EUN-SUNG: Until I find Eun-woo, I can’t plan for my own future.
The first thing I noticed about Eun-sung in Episode 15 is the top she’s wearing. Guess who else in another corner of Seoul is wearing a tee with a large heart on it? (Hint: A person being entertained by a witchling’s extremely tall tale.)
How uncanny. How telling the two housemates’ connection even when apart!
(I guess it’s all over for you and Eun-sung, dear Jun-se. But weep not. Reservations for a private dinner at your apartment are solidly booked for the next two years. You don’t even have to serve a thing. Just sit there and bat those lashes.)
After cooking the steak bibimbap for Jun-se, Eun-sung waits anxiously for his verdict. I can’t believe how nervous I feel, she says with a laugh.
(I know I’ve said this before, but let me say it again: The happier these two people are in each other’s company, the sadder I feel. Can’t we clone Eun-sung so that there’s one of her for Jun-se and Hwan?)
After dinner, as they are strolling outside, Jun-se tells her that he wants to be her man.
Unless she’s completely dense, which she is not, Eun-sung would have seen it coming. Yet when he finally confesses his feelings, she is momentarily tongue-tied. What can she say in response that will not hurt him?
I’m sorry. I know I owe you too much. I’ve been receiving brazenly from you, yet have turned a blind eye to your feelings. I thought you would understand my situation. Before I find Eun-woo, there’s nothing I can do.
Obviously disappointed, Jun-se manages a wry smile and says, I knew you would give me that answer. I just wanted to be honest with myself and with you. Until you are ready, the place next to you is mine, all right?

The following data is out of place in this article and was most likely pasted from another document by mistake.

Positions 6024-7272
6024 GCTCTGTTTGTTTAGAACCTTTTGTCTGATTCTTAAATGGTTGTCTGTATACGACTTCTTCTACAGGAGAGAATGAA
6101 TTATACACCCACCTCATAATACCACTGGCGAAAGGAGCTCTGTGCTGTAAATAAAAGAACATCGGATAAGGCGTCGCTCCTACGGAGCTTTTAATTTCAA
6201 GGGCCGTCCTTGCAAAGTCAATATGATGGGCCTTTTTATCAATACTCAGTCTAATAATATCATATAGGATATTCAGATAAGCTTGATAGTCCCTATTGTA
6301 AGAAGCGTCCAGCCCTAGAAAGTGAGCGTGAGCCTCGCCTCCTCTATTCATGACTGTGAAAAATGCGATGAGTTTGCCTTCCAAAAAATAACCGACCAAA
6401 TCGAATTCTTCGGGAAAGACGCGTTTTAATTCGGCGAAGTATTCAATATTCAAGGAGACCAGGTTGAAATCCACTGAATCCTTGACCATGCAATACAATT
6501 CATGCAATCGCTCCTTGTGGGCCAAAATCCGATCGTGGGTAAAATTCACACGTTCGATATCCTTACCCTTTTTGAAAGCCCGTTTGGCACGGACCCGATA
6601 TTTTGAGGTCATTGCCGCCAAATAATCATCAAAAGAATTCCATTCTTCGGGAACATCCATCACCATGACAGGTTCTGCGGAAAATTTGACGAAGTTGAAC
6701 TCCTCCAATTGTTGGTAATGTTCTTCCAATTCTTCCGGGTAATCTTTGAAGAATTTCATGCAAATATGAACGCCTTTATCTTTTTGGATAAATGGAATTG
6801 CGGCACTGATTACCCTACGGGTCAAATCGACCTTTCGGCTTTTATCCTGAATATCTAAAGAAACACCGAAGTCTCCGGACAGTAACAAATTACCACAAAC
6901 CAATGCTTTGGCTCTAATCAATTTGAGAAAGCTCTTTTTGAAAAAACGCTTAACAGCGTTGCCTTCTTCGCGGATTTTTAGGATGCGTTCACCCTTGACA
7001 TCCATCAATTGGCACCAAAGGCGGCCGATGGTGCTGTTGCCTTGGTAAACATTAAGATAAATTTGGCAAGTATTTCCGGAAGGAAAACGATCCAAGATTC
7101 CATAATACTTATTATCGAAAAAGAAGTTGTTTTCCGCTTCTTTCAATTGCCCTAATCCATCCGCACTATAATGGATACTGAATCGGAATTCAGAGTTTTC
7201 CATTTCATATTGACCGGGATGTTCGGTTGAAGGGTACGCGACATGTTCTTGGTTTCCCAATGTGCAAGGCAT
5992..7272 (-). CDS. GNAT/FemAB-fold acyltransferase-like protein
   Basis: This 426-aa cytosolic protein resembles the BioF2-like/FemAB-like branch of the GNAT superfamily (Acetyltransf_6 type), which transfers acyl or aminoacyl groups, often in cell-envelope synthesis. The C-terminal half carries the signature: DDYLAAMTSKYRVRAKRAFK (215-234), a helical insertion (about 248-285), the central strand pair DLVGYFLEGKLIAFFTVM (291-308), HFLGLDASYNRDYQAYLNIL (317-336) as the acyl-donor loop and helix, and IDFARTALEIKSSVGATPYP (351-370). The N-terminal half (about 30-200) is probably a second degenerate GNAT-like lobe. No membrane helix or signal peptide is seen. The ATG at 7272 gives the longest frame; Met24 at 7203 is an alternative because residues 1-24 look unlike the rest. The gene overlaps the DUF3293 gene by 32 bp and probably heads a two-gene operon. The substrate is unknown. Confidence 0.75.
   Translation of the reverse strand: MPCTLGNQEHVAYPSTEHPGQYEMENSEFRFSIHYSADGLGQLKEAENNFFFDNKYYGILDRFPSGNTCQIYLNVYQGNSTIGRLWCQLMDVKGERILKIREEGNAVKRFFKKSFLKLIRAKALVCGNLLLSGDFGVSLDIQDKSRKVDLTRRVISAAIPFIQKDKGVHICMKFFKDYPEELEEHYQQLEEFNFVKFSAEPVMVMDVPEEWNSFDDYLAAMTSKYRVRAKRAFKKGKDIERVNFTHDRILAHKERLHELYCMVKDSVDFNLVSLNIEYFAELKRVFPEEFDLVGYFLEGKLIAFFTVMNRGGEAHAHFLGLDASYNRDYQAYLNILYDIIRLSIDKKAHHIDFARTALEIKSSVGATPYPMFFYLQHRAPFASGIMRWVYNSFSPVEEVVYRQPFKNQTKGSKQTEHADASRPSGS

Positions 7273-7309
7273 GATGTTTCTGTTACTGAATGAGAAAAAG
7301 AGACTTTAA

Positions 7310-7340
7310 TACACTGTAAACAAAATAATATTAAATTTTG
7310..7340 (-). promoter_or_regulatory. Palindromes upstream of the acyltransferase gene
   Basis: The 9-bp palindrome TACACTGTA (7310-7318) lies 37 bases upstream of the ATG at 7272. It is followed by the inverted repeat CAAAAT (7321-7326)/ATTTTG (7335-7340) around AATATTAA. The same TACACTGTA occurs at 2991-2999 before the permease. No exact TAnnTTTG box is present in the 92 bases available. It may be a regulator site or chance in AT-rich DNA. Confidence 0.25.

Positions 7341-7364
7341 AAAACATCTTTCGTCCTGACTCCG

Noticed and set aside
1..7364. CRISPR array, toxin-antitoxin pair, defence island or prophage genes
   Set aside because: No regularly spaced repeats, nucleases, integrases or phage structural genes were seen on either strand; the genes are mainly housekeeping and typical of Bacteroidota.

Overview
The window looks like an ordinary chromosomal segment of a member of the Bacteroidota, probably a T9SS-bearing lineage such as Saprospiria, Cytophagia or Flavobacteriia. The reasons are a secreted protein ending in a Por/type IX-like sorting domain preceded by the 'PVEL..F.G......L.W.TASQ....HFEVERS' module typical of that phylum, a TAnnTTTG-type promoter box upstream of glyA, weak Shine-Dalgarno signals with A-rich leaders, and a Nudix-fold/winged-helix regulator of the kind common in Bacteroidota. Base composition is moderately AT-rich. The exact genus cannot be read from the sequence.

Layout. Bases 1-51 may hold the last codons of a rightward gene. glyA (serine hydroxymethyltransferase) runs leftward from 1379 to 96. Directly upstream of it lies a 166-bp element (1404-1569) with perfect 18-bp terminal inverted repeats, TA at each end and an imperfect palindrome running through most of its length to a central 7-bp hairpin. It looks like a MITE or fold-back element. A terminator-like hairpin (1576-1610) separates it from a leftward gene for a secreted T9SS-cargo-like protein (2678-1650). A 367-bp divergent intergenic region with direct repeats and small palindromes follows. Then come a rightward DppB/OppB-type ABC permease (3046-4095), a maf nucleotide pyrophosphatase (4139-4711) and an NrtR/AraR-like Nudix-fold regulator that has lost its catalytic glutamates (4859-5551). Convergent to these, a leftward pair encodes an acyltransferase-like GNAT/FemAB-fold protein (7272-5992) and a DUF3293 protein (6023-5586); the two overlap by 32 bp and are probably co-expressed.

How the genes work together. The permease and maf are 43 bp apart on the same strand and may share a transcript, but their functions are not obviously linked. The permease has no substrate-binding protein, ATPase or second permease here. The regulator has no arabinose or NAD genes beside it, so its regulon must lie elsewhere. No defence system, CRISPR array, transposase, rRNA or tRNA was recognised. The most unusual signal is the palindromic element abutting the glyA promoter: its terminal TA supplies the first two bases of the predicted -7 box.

You might need to wait a long time, she replies.
What does it mean, Eun-sung’s words? That she’s losing hope that she’ll ever find Eun-woo? Or that Jun-se’s case is hopeless because… someone else is creeping into her heart? (And you can guess who it is, right, from that telltale scarf?)
Earlier in Episode 15, after that exhilarating bike race, Jun-se tells Eun-sung about Hwan’s past. Don’t think of Hwan as a bad person, he says. Hwan’s dad died in an accident when Hwan was only seven. No one else saw what happened except Hwan, and it traumatized him so much he stopped speaking for three months. After that he lost all recollection of the accident and has never spoken of it.
Don’t think of Hwan as a bad person.
Those words will sink deep roots into Eun-sung’s mind. As she tells Hye-ri (with fondness in her voice), Hwan really isn’t a hateful person. In fact his behavior has been unusual lately, as if he’s becoming more sensible.